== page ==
Kiuwan December 2015 release

Nobody shoud be left aside these holidays: check out some reasons to get together and be happy with our new Christmas release!

androidKiuwan gets stronger on Android

Android developers should be even happier: We added 31 new rules to the security, reliability and efficiency categories. No more excuses for not analyzing your Android apps:

  1. Avoid defining styles with dinamically generated id’s.
  2. AdapterViews cannot have children in xml.
  3. Avoid improper access to application data.
  4. Avoid SQL code formed with non neutralized user input.
  5. Avoid using AbsoluteLayout.
  6. Do not call a recycled resource.
  7. Transactions have to be completed calling commit() method.
  8. Avoid improper access to context created data.
  9. Avoid unsafe log access.
  10. Do not Release debuggable apps.
  11. Activities extending PreferenceActivity should not be exported.
  12. A permission have to be required to receive or bind a exported receiver.
  13. A permission have to be required to receive or bind a exported service.
  14. Checks versionCode and versionName are literals.
  15. Make sure WakeLock is liberated.
  16. Annotate methods with @JavascriptInterface.
  17. Limit the accessibility of a app’s sensitive ContentProvider.
  18. Resources must be recycled after using them.
  19. Check super method is caller into the implementation.
  20. onClick method must exists.
  21. Check allowBackup attribute is disabled.
  22. Alias and resource types have to be the same.
  23. Cycles can’t exist in resources definition.
  24. Check ScrollViews just have one children.
  25. Do not use SecureRandom with a fixed seed.
  26. Avoid using the cipher with ECB mode or without specifying the mode.
  27. Use the result of a permission check.
  28. Check required API levels are specified.
  29. Use SparseArray instead of a Map with Integer keys.
  30. Avoid wrapper classes constructor calls.
  31. Type check for views with an assigned id.

Moving forward with security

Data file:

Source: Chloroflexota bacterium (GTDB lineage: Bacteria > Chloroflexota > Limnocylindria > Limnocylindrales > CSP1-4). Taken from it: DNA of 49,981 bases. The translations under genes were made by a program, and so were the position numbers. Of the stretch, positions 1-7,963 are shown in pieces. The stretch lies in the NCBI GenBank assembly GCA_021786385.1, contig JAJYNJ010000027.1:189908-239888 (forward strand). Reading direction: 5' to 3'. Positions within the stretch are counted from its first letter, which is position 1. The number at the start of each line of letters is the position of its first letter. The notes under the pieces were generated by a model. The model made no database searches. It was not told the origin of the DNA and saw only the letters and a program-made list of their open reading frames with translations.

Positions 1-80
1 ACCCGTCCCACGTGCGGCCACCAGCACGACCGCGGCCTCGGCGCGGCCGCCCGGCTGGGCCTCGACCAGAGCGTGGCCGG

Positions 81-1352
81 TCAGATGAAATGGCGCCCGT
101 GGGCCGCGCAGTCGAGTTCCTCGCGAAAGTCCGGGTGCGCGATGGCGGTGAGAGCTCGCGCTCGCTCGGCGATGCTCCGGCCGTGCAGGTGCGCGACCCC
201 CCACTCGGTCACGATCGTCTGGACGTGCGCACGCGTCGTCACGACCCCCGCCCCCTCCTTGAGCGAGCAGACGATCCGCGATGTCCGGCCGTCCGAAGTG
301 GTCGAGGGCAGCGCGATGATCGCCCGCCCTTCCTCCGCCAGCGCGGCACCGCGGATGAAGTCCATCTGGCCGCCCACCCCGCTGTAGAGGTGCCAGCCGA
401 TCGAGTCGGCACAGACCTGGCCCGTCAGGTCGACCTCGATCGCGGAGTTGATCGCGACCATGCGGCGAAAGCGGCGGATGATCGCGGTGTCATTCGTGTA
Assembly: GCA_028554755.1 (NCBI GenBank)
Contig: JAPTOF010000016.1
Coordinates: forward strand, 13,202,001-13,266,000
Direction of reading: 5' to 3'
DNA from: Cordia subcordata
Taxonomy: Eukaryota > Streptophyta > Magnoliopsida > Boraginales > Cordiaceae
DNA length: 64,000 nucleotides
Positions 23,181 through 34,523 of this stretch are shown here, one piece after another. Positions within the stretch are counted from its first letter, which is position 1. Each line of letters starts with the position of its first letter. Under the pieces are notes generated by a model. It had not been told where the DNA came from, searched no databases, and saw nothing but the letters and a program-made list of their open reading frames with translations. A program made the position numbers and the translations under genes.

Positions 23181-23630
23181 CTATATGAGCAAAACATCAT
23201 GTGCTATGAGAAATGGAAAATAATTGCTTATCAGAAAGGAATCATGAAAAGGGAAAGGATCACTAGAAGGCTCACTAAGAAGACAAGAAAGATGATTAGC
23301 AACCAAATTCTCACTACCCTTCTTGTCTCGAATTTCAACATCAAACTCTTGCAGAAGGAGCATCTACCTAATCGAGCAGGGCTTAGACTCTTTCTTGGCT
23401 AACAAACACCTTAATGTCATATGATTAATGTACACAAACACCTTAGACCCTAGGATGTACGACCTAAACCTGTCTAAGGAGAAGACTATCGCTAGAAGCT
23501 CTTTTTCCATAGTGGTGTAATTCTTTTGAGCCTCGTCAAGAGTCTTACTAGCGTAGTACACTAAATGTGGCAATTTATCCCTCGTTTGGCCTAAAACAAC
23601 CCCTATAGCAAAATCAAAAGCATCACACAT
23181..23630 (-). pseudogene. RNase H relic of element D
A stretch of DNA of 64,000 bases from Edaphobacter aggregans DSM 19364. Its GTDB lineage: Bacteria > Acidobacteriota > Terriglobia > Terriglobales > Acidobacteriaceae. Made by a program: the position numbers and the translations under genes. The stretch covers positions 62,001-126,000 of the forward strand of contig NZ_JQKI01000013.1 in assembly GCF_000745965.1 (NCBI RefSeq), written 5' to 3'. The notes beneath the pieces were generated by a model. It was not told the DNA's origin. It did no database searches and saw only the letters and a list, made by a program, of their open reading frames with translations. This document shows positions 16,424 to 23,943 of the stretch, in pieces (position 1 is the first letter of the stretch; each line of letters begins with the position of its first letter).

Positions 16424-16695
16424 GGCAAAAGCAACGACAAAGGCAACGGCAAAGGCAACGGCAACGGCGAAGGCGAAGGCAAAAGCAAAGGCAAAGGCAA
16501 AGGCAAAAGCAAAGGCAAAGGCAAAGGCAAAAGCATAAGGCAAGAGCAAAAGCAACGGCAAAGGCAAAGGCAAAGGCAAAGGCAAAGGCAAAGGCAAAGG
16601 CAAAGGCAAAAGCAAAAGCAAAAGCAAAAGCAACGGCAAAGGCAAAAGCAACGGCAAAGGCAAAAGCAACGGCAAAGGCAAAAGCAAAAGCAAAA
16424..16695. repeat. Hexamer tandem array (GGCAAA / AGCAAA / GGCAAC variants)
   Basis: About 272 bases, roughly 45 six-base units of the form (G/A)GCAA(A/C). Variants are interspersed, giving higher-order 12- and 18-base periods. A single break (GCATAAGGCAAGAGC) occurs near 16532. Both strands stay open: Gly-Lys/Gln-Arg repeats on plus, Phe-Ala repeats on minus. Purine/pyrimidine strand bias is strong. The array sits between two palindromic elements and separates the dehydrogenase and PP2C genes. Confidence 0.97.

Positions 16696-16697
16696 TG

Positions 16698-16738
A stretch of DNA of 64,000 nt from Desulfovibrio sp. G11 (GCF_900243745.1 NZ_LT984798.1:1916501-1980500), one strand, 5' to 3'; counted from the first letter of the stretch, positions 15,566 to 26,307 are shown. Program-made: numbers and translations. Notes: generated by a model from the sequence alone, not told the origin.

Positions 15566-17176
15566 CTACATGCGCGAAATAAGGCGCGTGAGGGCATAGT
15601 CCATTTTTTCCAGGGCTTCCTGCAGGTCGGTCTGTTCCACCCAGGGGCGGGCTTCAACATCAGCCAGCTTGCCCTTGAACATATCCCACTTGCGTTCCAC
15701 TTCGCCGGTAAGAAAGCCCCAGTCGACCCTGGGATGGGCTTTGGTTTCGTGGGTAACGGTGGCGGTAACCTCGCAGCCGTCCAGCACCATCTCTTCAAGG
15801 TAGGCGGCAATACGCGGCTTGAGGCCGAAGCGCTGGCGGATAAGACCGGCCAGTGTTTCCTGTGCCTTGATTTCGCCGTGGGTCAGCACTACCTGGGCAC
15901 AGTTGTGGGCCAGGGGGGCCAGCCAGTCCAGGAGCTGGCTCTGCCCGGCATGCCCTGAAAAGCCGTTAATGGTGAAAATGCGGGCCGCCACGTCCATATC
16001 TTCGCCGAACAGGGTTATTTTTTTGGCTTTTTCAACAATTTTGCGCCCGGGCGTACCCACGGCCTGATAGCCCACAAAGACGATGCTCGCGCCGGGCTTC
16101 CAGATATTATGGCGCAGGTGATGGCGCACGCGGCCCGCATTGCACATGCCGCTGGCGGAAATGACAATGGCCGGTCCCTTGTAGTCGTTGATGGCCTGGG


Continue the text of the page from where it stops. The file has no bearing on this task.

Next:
If you didn’t know already, during 2015 we’ve been seriously committed to analyzing security the way you need. For those concerned about the security of their applications, this is our Christmas present for you, more improvements in Kiuwan’s security analysis:

In Java:

  • Enhanced data-flow analysis, with better evaluation for expressions and constant values.
  • Better support for security behavior in common frameworks and libraries.
  • Improved false positive rates for most “injection” rules.
  • New security checks added to Java:

(CWE-284) Java access restriction subverted.
(CWE-95) Dynamic code injection in scripting API.
(CWE-94) Dynamic code injection during XML deserialization.
(CWE-352) Cross-site request forgery (CSRF).
(CWE-134) Exclude unsanitized user input from format strings.
(CWE-235) HTTP path/parameter pollution (HPPP).
(CWE-89) Avoid SQL code formed with non neutralized user input in iBatis .
(CWE-330, CWE-338) – Use of insufficient random values.
(CWE-552) File disclosure in server-side J2EE forward/include .
(CWE-601) URL Redirection to Untrusted Site (Open Redirect).
(CWE-114) Library loaded from untrusted source.
(CWE-185) Regular expression injection.
(CWE-918) Server-Side Request Forgery (SSRF).
(CWE-346) Too much allowed origins in HTML5 Access-Control-Allow-Origin header.
(CWE-501) Trust boundary violation.
(CWE-391) Unhandled SSL exception.
(CWE-611, CWE-776) XML entity injection.
(CWE-643) Avoid XPath expressions formed with non neutralized user input.

New security checks added to JSP:

(CWE-917, CWE-95) Expression Language (EL / OGNL) injection
(CWE-94) JSP File Inclusion vulnerability

In Cobol:

  • Improve Cobol security scanner.
  • Overall improvement in accuracy Cobol safety rules.
  • New rule for OS Command Injection.
  • New checkpoints in the ‘Hardcoded password’ rule.
  • The detection rules injection vulnerabilities now report the complete path from source variable and sink.
  • Better support for embedded SQL.

We are not stopping here, 2016 is just ahead and we will be equally committed to broaden our security analysis to even more technologies.